The Imaginative Mind

twisted vineThe imagination is crucial, in poet Wallace Stevens’ view, to the human effort to cope with an increasingly violent reality.

As he explained in a lecture presented in the midst of World War II, “The Noble Rider and the Sound of Words,” the poet responds to the extreme pressure of news and worldwide violence with the counterforce of the imagination. The role of the poet is that “of resisting or evading the pressure of reality,” knowing it may become even “deadlier” tomorrow.” It is a violence from within that protects us from a violence without. It is the imagination pressing back against the pressure of reality.”

Although Stevens’ comments were over 60 years ago, his view is relevant today, and not just for poets. We all need to use our imagination to counteract the world’s social, political and economic challenges. Continue Reading »

Another Path

“The key to success is to risk thinking unconventional thoughts.  Convention is the enemy of progress.  As long as you’ve got slightly more perception than the average wrapped loaf, you could invent something.”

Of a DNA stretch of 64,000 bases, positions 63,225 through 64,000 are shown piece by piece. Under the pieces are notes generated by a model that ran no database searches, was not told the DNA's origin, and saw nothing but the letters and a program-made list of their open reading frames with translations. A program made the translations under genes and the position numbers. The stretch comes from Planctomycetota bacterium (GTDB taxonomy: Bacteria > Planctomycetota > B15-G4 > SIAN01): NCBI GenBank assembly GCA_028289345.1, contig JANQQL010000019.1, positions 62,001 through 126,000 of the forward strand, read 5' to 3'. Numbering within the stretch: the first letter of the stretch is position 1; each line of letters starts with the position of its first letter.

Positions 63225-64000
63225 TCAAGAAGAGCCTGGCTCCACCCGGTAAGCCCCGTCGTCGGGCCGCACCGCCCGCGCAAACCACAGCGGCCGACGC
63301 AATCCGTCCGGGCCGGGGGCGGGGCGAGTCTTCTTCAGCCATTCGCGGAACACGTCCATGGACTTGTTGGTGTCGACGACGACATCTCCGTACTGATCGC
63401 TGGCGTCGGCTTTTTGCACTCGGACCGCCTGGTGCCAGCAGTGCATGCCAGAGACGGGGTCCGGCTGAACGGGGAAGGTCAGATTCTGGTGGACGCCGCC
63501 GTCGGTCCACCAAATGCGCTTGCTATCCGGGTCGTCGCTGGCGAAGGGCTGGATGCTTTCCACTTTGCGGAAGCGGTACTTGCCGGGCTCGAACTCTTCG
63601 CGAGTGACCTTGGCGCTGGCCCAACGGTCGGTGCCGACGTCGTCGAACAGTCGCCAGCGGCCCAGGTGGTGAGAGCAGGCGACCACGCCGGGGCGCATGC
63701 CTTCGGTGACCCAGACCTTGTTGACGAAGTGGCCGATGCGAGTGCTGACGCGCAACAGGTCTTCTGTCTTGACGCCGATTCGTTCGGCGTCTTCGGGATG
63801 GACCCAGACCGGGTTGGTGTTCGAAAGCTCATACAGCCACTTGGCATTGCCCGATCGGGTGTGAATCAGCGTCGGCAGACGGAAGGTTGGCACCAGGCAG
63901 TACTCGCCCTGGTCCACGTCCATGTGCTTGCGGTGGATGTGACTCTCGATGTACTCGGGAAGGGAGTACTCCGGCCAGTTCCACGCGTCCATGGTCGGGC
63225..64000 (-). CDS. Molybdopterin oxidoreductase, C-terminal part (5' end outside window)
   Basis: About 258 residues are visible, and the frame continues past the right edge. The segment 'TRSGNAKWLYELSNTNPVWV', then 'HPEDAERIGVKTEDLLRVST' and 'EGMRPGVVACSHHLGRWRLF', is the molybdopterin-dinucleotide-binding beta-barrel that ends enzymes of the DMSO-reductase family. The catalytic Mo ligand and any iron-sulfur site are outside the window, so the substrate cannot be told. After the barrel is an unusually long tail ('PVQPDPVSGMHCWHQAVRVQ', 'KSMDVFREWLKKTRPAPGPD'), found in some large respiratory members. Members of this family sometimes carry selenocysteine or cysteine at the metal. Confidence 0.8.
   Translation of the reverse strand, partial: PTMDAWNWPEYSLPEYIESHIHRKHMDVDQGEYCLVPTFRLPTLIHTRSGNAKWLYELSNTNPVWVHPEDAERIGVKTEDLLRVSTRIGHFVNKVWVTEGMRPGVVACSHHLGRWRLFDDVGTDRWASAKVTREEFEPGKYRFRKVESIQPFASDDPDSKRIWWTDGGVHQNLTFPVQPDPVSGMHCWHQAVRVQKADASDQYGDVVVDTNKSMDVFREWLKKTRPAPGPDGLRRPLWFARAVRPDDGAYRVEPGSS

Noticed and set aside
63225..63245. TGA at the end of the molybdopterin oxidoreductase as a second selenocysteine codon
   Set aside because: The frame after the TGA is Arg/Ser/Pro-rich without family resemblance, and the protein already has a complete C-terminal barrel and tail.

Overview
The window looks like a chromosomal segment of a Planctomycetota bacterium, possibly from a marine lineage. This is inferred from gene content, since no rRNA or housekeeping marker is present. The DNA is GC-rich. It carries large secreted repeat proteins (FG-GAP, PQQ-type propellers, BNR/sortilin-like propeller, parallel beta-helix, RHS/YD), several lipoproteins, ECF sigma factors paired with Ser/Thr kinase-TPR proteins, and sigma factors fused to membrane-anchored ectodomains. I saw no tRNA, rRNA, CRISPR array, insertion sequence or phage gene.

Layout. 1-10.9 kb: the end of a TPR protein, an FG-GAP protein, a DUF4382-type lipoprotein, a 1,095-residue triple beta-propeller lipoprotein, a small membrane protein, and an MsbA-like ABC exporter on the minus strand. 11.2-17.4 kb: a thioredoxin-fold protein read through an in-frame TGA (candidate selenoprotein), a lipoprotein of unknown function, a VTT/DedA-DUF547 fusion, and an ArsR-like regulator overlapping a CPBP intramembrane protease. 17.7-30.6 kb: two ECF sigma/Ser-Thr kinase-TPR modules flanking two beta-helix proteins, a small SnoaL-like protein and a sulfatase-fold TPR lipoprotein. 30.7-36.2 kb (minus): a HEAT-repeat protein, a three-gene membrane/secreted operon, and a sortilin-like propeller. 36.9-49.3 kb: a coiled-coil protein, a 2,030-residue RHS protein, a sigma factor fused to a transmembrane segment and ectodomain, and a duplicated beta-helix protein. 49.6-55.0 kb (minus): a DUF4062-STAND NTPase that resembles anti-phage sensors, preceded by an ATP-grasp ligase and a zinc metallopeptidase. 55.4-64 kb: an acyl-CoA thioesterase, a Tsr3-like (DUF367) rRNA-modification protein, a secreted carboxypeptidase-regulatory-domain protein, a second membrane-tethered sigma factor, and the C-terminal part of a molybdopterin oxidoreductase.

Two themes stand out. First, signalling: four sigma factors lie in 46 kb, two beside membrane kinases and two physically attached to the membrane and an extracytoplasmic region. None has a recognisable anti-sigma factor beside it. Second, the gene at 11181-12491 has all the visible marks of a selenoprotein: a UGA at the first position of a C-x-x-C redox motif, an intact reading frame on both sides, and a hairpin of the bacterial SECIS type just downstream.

-Trevor Baylis, inventor, quoted in Daniel Pink’s A Whole New Mind

unknownMore than ever, the world needs creative thinkers and innovators. Our social and business problems are so immense that following someone else’s well-worn path won’t lead to great opportunities. It’ll lead to more of what is known and already being done.

The quiet, insistent voice inside us saying to do that ‘crazy,’ new thing is the voice of wisdom.

We each need to follow the path of this voice.

In “The Love Song of J. Alfred Prufrock,” poet T.S. Eliot beautifully expressed this opportunity.

And indeed there will be time
To wonder, “Do I dare?” and “Do I dare?”. . .
Do I dare
Disturb the universe?
Continue Reading »

Just Sit There and Do Nothing

catWe are conditioned to act. Leaders, especially, are expected to DO to get results.

But life is so complex and modern challenges so immense that sometimes the only way we can gain clarity around these issues is by becoming quiet and calming our brain.

Many years ago, when I worked as an instructor at the National Outdoor Leadership School (NOLS), I heard a story told about NOLS’ founder, Paul Petzoldt. The story goes that Paul recommended that the first thing to do when there is an emergency is — smoke a cigarette. Continue Reading »